[Date Prev][Date Next][Thread Prev][Thread Next][Date Index][Thread Index][Subject Index][Author Index]

Mammalian teeth (was CRETACEOUS VARANIDS)

Sean Connell wrote:
> Toby White wrote:
> >
> > Darren Naish said:
> >
> > >got virtually no mammalian carnivores). This theory, nice as it is,
> > >has been invalidated by the large number of Australian marsupial
> > >carnivores described in recent years: new dasyuromorphs, carnivorous
> > >macropodids and thylacoleonids a-plenty.
> >
> > I get the impression that mammals change dietary habit quite easily, whereas
> > dinosaurs (AFAIK) have made the transition only twice, both times from
> > carnivore to herbivore (unless one includes birds).   Furthermore, I've
> > never heard of a dinosaurian omnivore.  Perhaps they exist, but it doesn't
> > seem to have been a common habit.  Is there a simple explanation for this
> > pattern?
> >
> >   --Toby White
> Mammals have an advantage in this by virtue of tooth design.Mammals have
> a variety of tooth shape in their mouths...molars (for grinding),
> canines(for puncturing), etc..This makes it a bit easier to move from
> one end of the diet spectrum to another if they feel the evolutionary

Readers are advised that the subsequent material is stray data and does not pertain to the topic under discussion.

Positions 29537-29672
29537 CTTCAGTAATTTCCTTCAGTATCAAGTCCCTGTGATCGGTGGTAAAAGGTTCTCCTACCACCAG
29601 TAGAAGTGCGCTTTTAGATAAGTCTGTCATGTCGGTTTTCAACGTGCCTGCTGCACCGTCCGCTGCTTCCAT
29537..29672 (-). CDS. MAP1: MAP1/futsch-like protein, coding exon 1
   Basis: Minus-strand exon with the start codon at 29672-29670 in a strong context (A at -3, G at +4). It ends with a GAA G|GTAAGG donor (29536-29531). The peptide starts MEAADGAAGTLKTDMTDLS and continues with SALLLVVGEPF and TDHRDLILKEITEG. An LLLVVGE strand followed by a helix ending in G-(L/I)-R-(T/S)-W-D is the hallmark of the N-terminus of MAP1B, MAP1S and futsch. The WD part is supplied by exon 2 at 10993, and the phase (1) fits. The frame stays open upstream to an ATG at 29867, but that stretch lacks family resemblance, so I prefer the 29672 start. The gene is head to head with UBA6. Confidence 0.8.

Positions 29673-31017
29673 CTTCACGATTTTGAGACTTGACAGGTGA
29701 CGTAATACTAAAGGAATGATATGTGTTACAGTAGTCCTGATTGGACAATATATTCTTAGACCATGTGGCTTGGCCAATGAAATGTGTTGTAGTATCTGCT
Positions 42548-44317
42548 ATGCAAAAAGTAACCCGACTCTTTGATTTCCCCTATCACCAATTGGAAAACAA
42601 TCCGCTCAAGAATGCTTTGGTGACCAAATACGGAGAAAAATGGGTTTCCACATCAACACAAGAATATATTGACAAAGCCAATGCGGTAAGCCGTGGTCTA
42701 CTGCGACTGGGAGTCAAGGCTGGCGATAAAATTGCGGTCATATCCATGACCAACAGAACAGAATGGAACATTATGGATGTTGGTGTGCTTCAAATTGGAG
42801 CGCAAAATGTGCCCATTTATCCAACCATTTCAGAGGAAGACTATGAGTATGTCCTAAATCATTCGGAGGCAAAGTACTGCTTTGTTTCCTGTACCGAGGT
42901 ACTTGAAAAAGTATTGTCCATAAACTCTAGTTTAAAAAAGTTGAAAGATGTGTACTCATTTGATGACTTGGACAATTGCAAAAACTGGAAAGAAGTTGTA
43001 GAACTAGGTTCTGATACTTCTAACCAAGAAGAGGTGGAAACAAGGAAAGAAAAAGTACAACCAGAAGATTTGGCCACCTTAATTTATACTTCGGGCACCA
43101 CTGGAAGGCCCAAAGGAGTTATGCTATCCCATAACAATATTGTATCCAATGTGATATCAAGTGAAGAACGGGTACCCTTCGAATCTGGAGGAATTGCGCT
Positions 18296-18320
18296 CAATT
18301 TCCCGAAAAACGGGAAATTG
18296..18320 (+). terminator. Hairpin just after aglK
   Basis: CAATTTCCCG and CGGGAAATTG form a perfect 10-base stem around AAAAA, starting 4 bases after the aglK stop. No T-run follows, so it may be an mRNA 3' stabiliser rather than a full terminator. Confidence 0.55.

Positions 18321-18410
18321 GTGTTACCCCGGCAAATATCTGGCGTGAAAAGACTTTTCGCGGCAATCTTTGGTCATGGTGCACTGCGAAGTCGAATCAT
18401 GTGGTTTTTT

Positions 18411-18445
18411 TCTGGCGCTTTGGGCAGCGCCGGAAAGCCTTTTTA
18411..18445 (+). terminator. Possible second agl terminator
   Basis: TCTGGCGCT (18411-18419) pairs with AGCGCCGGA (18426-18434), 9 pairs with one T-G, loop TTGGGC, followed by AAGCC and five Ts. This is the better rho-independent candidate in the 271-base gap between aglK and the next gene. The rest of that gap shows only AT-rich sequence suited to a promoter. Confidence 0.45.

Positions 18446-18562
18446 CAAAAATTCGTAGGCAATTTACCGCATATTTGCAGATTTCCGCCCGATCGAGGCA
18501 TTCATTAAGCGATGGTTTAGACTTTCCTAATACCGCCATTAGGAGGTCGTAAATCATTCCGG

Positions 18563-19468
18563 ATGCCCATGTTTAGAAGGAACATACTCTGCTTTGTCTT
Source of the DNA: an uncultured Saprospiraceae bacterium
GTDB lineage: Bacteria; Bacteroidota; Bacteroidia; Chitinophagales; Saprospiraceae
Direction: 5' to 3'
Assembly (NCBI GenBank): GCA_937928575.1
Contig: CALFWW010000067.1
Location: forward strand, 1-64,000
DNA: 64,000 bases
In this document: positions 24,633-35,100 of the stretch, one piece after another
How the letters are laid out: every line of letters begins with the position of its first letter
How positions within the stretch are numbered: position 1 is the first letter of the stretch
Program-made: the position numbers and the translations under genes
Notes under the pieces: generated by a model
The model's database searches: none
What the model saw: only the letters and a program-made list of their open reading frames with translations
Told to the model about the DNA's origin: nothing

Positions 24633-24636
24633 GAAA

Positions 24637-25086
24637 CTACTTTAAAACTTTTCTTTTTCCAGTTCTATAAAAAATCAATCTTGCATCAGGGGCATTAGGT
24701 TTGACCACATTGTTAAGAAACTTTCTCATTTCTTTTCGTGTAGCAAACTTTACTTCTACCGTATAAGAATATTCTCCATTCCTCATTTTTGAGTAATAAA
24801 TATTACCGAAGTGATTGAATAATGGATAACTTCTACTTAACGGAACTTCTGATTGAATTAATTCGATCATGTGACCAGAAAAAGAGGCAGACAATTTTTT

> "push" :)

Mammal teeth also seem to be better able to "improvise" than those
of most dinosauria. Thylacaleo is a good example. It was actually
decended from herbivores and so lacked canines or carnassials. The
solution? Turn the two prominant front incisors in both the upper
and lower jaw into sharp canine-like teeth, and to fuse most (all?)
of the cheek teeth into one continuous blade. The resulting skull
looks typically carnivorous at first glance, until you notice that
the "canines" are completely in the wrong place. I don't know
of any dinosaur species that managed such a feat of dental
        Dann Pigdon
        Melbourne, Australia

        Dinosaur Reconstructions:
        Australian Dinosaurs: